19 May 2013

The Scenario

Recently we had a tricky defect raised where, under certain circumstances, the user-entered values were not being persisted. The page was a somewhat complex data entry form, with many fields, lots of validation, and a complex hierarchy of view model objects and controls/helpers.

The process

After reproducing the issue (which itself was difficult), the first thing we did was to attach the debugger and set a break point on the first line of the controller action.

public void SubmitAction(ComplexModel model, IList<MoreComplex> more)
	if (!ValidForSubmit(model, more)) {
		return RepopulateAndView(model, more);
	_service.Save(model, more);
	return RedirectToAction("Index");

Attach a debugger

Upon breaking into the debugger, we noticed the ComplexModel was missing certain values that were entered into the form. After checking the Razor template, we couldn’t see any obvious issues, so we used IE and Chrome developer tools to inspect the running page. Again, no obvious issues or explanations.

Inspect the request variables

The next step was to check the Request.Form variables. Strange… the correct values had been submitted, and they were structured and named correctly. Instead of trusting ASP.NET MVC entirely, we also attached Fiddler. Once again, the missing values appeared and looked correct! Still no explanation for the missing values within our ComplexModel.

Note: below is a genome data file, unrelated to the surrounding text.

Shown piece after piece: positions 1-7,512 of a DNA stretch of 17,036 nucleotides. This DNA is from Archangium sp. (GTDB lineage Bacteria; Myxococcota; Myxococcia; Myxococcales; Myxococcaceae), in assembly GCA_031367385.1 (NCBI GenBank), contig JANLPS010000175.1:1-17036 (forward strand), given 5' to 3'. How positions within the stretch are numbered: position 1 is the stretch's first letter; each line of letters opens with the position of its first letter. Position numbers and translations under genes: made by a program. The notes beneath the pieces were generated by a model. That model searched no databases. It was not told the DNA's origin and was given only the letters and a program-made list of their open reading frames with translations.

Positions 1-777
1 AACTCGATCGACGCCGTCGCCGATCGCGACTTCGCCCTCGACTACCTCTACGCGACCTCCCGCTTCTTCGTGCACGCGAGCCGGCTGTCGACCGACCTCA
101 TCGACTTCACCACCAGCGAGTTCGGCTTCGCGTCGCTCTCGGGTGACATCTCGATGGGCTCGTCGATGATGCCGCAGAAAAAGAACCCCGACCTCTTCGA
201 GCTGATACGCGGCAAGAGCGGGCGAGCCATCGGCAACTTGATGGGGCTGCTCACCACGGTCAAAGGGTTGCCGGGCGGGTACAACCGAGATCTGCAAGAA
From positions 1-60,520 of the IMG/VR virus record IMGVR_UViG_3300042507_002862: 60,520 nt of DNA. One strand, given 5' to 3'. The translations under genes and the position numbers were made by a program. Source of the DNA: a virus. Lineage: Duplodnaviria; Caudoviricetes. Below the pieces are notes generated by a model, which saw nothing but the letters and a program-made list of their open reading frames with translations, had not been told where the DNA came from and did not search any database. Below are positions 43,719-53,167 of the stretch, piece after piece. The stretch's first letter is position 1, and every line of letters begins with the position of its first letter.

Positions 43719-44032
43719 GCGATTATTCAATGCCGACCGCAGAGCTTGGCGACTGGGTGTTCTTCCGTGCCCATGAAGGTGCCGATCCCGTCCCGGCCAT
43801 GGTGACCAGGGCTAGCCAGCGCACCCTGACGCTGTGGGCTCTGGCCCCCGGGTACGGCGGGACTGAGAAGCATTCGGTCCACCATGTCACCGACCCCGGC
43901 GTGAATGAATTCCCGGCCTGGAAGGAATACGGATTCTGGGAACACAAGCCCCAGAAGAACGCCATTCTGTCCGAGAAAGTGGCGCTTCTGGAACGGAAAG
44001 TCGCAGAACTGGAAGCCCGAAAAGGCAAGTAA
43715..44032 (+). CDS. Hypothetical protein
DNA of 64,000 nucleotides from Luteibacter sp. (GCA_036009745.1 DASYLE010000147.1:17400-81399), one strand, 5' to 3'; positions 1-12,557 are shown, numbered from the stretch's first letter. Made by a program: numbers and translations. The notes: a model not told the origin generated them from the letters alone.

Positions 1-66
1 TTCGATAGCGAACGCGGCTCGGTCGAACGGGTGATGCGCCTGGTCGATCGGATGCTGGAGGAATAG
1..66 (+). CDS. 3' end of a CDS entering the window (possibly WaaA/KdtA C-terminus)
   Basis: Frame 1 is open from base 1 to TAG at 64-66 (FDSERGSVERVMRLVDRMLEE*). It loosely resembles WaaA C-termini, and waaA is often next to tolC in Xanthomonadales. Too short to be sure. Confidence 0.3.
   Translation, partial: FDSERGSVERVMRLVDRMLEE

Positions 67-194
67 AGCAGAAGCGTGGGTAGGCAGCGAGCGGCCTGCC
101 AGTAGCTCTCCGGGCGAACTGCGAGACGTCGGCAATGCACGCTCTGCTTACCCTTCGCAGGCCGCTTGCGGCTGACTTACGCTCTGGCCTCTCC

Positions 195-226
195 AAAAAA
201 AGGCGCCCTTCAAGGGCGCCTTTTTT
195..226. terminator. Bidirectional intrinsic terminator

Debug the Framework

At this point, we guessed there was a problem in the Default Model Binder, however, we remained skeptical. The best option might be to debug into the DefaultModelBinder, and try to figure out why it’s not binding the missing fields.

Unfortunately, we hit numerous issues at this step. We found some great suggestions on StackOverflow, which unfortunately didn’t work as hoped. Our developer PCs were locked down in an SOE which meant we didn’t have the necessary configuration and permissions to download from the source server and Debug the framework.

Instead we tried downloading the MVC Source and copy it into our solution. Unfortunately, the project configuration was again somewhat complex, with configuration files, addins, third part libraries, all using the strongly signed ASP.NET MVC assemblies. After a few hours of trouble, we decided to try another option.

Replace the DefaultModelBinder

We grabbed a copy of the DefaultModelBinder, copied it into our project, renamed it to DebugDefaultModelBinder, fixed a few compile errors where it was referencing MVC internal classes and methods.

In our Application_Start method, we changed the application to use this new model binder: ModelBinders.Binders.DefaultBinder = new DebugDefaultModelBinder();.

Create a simplified test case

It was incredibly time consuming and error prone to continue loading up the application, navigating to the correct form, filling out all the fields so client-side validation would succeed, attaching the debugger, then pressing submit.